by Martin Popoff

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Fresh Metal

Queensryche - Operation: Mindcrime II

It's quite a feat that Geoff Tate has managed to stay true to his longstanding disdain for metal (for which he's been pilloried) and still deliver a record that is a bunch of good things, including dark, complicated, true to the spirit and tone of the original Mindcrime, and above all evocative of heaviness without being all that point-blank heavy metallic. Hell, Queensryche also manage a moody murkiness despite a very bright recording, a recording that - either by accident or design - captures the energetic and brisk high midranges of the original '88 album's drum sound. The story is set 20 years after the first one, and is just as bizarre as the first one, involving again Nikki and Sister Mary and Dr. X, and like the first one, this one is destined to be admired but only from afar, Mindcrime being metal's Ulysses (or worse, Finnegan's Wake) - everybody's got one but few have actually read it. As well, Queensryche manage to create a modern prog metal masterwork, but more from offering a bewildering stack of textures versus weird time signatures or even riffs. But have no fear, there are rockers (and more often, crunching passages) as well as guitar solos. One of the highlights is The Chase, which features Ronnie James Dio, the track also speaking to this idea of progressive, sophisticated arrangement plus the aforementioned heaviness without all that much bald-faced heavy metal. The strings or keyboards or keyboard strings or whatever the hell they are, seem to arrive and hang around in too many places mid to late in the album, and I eventually found myself saddled with concept fatigue, but fortunately, songs like Fear City Slide arrive to impart upon the listener this seductive sleight of hand the band's managed, Queensryche impressively crafting a sort of modern, electronic-sheened yet dark prog metal, a descriptor that also applies to the band's misunderstood at the time but now well-regarded Rage For Order album from '86. Ends on a miasmic and out-chilled Pink Floyd note with something called All The Promises, Queensryche almost daring the chattering classes to keep up the tittering about the band losing its metal compass. Simultaneously, the band can walk away, grinning like wrinkled Cheshire cats, o'er the triumph of assimilating the disparate elements of the sprawled catalogue to date along with the sprawled motivations of the five guys forced to pound this thing into place.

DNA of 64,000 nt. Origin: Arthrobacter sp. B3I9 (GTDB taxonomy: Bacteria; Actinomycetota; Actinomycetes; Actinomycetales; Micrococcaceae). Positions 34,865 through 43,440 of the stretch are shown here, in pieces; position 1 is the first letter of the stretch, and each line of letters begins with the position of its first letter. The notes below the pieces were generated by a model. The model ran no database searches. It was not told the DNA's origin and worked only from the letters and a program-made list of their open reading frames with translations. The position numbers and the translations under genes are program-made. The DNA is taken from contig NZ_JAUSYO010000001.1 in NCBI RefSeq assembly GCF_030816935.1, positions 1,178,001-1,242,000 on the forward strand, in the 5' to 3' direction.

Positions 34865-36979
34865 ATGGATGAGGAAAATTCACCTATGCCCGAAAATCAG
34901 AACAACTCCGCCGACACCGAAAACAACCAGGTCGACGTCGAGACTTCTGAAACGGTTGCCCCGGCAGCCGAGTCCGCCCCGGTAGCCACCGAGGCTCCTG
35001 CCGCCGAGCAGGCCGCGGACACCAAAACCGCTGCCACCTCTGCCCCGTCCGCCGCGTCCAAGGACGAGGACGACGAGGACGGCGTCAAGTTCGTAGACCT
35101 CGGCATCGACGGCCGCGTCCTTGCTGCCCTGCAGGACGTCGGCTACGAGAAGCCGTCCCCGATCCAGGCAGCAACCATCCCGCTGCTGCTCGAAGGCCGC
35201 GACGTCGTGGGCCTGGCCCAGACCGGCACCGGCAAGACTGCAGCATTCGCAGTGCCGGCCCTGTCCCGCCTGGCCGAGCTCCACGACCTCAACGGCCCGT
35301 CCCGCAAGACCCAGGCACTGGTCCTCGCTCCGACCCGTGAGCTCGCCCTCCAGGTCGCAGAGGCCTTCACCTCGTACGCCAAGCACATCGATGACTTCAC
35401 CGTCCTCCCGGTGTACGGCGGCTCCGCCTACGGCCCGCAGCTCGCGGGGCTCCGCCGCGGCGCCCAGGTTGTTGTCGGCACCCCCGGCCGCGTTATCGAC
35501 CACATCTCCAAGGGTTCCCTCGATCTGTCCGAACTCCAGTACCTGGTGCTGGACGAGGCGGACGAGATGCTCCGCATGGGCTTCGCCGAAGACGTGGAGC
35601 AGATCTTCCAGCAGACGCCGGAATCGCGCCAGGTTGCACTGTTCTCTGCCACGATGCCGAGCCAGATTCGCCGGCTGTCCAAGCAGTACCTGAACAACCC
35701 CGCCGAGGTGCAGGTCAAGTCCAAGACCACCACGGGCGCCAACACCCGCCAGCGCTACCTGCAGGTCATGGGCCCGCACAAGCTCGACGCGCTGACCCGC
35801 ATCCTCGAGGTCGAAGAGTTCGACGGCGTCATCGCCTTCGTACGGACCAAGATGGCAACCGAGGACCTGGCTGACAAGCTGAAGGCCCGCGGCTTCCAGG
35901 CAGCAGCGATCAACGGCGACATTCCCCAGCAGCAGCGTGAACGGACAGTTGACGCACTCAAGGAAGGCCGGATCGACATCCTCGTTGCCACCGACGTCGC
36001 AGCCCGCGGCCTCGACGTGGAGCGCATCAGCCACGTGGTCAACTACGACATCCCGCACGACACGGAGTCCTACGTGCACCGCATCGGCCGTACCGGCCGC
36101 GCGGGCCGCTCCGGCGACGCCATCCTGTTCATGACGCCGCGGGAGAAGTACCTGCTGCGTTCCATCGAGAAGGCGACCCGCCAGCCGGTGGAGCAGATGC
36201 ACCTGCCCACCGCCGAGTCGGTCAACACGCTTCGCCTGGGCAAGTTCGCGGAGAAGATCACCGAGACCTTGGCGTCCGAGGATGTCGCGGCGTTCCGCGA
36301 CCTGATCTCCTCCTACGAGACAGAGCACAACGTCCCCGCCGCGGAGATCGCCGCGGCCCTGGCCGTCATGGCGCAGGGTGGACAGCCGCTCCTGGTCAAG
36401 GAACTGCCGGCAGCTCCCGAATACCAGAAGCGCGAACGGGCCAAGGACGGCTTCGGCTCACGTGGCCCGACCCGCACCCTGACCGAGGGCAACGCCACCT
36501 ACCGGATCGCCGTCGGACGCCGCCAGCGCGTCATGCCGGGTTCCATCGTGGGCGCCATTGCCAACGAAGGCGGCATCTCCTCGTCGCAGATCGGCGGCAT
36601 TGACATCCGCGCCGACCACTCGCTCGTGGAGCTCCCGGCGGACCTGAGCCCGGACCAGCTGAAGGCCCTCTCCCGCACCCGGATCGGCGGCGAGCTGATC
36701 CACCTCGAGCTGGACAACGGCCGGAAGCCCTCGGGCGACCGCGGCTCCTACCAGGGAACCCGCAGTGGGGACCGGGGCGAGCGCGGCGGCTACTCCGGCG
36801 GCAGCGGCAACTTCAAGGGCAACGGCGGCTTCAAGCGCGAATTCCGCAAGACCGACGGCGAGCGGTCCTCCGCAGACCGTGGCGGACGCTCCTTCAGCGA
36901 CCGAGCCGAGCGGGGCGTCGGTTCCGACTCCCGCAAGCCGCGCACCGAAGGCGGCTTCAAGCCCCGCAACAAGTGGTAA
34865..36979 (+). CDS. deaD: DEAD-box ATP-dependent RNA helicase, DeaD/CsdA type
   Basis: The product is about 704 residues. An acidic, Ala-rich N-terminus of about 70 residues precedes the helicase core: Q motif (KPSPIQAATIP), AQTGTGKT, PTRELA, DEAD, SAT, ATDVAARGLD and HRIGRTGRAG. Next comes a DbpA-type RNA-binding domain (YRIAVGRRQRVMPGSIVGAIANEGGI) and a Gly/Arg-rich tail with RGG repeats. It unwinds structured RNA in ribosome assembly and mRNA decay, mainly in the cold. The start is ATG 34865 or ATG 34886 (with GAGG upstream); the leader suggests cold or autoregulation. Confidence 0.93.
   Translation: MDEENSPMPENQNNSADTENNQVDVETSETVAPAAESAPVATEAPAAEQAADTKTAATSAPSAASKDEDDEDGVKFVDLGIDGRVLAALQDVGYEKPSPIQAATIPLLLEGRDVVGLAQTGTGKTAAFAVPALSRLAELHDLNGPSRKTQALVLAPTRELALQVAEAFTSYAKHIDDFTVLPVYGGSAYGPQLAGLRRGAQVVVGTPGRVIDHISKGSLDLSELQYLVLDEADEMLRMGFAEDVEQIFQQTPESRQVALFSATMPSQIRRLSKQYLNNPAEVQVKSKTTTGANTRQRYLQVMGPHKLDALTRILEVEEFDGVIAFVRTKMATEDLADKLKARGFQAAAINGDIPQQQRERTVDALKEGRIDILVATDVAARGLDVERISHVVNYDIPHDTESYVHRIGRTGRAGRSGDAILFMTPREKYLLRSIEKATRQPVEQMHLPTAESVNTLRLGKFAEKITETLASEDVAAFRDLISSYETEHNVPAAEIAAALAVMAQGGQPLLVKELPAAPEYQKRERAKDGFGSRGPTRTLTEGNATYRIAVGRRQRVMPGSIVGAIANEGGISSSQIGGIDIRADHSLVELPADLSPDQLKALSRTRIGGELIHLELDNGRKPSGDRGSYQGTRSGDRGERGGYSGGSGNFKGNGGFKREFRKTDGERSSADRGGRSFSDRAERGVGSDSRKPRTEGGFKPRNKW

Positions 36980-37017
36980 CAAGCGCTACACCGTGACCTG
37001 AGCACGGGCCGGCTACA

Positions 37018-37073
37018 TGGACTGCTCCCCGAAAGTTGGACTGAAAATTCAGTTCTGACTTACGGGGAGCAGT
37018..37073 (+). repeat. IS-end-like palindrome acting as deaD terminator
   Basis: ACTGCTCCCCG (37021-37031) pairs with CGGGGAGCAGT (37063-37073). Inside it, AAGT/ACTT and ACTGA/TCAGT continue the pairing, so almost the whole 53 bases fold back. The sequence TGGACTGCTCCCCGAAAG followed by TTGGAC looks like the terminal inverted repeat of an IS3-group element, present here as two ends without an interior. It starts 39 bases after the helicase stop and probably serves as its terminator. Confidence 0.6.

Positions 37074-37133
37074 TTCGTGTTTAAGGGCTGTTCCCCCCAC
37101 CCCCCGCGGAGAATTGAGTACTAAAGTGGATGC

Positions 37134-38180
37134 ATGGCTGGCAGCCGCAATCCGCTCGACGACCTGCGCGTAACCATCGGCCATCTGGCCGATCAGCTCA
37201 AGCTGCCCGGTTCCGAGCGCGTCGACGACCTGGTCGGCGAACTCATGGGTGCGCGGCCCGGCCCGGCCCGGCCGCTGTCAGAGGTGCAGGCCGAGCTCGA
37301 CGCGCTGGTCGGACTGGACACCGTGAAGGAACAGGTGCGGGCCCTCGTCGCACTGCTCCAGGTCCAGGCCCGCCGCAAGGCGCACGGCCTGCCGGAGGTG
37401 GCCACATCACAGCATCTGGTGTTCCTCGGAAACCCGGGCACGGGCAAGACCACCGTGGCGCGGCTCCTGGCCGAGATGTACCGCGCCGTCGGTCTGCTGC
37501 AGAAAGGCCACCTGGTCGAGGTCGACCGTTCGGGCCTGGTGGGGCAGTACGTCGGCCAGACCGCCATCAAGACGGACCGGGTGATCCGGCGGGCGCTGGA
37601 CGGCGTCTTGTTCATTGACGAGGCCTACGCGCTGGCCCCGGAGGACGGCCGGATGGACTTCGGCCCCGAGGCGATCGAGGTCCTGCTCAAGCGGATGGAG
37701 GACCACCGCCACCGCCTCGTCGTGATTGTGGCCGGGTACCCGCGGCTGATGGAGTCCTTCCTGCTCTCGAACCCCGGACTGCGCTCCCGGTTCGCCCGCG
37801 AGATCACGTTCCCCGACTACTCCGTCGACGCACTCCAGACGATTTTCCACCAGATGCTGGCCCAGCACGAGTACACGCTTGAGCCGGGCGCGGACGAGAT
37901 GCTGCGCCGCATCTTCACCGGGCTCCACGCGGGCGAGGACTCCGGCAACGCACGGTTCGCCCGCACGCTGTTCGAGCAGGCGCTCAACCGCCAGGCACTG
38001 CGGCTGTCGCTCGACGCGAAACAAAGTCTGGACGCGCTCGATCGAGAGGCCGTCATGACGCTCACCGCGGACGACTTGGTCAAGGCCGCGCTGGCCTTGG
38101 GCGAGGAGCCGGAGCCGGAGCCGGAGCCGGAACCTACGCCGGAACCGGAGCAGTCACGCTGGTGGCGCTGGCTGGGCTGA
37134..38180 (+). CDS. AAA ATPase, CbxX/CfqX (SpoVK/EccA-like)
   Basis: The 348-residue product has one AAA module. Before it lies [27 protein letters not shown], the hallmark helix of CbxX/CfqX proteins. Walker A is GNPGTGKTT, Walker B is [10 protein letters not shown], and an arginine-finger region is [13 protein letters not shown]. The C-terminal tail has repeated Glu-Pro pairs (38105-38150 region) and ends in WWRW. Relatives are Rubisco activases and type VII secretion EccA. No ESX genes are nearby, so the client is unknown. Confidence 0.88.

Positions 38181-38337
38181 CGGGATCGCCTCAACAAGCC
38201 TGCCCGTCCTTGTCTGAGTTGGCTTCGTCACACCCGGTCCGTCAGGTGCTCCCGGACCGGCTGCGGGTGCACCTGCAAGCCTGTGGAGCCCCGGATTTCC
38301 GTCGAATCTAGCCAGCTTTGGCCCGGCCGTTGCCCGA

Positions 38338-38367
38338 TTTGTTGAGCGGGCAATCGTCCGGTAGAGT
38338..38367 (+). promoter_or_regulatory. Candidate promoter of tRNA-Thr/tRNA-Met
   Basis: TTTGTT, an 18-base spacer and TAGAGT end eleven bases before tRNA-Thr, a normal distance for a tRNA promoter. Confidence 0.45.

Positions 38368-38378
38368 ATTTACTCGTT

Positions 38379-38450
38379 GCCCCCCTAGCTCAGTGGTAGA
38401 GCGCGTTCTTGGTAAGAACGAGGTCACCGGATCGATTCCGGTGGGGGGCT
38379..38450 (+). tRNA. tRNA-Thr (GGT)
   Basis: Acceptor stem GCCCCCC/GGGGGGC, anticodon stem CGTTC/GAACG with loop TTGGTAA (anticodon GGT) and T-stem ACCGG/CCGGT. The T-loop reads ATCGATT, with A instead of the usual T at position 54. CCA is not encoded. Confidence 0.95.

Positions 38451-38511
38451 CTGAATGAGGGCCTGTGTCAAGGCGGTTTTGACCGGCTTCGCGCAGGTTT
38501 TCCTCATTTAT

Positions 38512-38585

Rating 8.5

Savage Circus - Dreamland Manner
(Century Media)

If you like your Blind Guardian-esque metal without the swooping highs and lows and feats of derring-do, then look to the cheeky audacity of its drummer and now former drummer Thomen "The Omen" Stauch to deliver the pure and blurry tincture. Stacking this thing like a baseball team going for the pennant late in the season, Stauch enlists Iron Savior technician Piet Sielck and two guys from Swedish band Persuader to make a statement, that being, Blind Guardian wasn't rocking fast enough to keep him from snoozing off on the stool. Underscoring the comparative, one of the Persuaders was vocalist Jens Carlsson, who sounds like a slightly less arcane Hansi. Then the bunch endeavors to clone the classic mid-years Blind Guardian anthems of Stratovarius anthem-like velocity. The Hysteria-meets-ProTools production, the lightning-quick picking, the Surroundsound vocal arrangements (solo mixed with "choirs" at will, all over), the epic melodies... it's all here and relentless and exhilarating - I'm feeling some concern while reviewing this at the height of my morning coffee high. Savage Circus is a stupid name, but that's the only stumble here, unless of course you find the whole thing toweringly unimaginative or, I dunno... redundant. I thought Doctor Butcher served a purpose, namely re-heavying Savatage, but reconstituting old Blind Guardian... hell, Dreamland Manner serves to highlight the (personally more favourable) fecund creativity and earthiness of the new Blind Guardian.
Rating 7.5

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